Date Available


Year of Publication


Degree Name

Doctor of Nursing Practice

Committee Chair

Dr. Sheila Melander

Clinical Mentor

Dr. Ashley Montgomery-Yates

Committee Member

Melissa Soper


Background: Adult patients in the critical care setting are at risk for experiencing sleep disruption due to critical illness and environmental factors. The effects of disruption to the sleep/wake cycle has been associated with dysregulation of biological processes such as healing and immune system functioning. Current literature includes the use of sleep-promoting protocols that aim to reduce environmental disruptors of sleep in the critical care setting. However, there is a disconnect between the perceived importance of sleep and clinical practice. Additionally, there is a gap in literature exploring the effects of educational-modalities on nursing staff knowledge, perceptions, and attitudes related to sleep health and promotion for adult critically-ill patients.

Purpose: The purpose of this DNP project was to examine the impact of a web-based educational module about sleep health and promotion on perceived knowledge, perceived barriers, and attitudes towards the use of sleep-promoting protocols among nursing staff of a 59-bed medical intensive care unit.

Methods: This study used a one-group pre- and post-test design. Participants completed an electronic survey before and after viewing a web-based educational module. Paired T-tests and Spearman’s Correlation Coefficient via SPSS software were used to analyze the data and interpret significance to clinical practice.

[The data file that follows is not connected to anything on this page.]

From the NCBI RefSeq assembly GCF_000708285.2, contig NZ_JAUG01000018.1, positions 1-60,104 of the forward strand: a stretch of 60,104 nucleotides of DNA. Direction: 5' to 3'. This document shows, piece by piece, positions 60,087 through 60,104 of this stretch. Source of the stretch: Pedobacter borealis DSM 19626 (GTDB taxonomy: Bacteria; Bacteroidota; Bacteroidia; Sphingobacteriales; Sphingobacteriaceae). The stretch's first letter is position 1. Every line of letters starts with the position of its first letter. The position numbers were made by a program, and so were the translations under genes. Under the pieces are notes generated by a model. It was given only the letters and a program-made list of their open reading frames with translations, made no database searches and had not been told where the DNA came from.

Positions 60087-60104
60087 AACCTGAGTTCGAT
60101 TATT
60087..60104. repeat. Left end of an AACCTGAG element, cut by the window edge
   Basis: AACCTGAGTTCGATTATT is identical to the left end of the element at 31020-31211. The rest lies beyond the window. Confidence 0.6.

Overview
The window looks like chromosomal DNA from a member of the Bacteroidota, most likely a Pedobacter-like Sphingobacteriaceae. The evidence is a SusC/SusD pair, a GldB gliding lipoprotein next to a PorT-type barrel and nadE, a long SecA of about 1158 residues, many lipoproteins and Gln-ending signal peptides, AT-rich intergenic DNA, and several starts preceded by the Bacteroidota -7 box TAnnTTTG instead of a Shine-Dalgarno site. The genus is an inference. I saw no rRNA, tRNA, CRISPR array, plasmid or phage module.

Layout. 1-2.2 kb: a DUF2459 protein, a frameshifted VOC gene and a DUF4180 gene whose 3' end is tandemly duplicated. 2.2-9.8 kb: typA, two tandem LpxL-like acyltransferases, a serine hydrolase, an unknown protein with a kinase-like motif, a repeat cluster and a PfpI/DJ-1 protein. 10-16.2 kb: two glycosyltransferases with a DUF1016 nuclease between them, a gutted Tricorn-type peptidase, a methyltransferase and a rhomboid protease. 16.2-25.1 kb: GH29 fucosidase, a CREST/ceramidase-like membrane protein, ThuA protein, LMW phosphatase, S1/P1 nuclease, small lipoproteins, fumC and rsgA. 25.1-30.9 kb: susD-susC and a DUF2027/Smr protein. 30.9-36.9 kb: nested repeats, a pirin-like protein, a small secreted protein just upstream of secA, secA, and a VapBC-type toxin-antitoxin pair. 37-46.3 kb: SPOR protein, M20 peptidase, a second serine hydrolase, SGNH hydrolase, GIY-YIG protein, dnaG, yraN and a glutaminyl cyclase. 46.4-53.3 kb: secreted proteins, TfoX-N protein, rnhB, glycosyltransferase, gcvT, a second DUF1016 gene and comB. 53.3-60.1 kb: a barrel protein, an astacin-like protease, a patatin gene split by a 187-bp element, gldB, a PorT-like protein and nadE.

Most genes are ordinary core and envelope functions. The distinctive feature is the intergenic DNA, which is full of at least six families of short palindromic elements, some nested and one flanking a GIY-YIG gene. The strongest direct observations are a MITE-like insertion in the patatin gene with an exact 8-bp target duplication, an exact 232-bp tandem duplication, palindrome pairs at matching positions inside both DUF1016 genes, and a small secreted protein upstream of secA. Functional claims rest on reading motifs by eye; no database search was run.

Results: A statistically significant increase was found in perceived knowledge (p=0.008) and attitudes (p=0.013) related to sleep health and promotion. A non-significant increase was noted in perceived barriers (p=0.052) and attitudes towards the use of a sleep promotion protocol (p=0.695).

Conclusion: Results from this study suggest that web-based educational interventions can be effective in increasing perceived knowledge and improving attitudes related to sleep health and promotion among nursing staff within a critical care setting. Future research efforts should focus on exploring unit-specific barriers perceived by nursing staff when attempting to implement an evidence-based sleep-promotion protocol.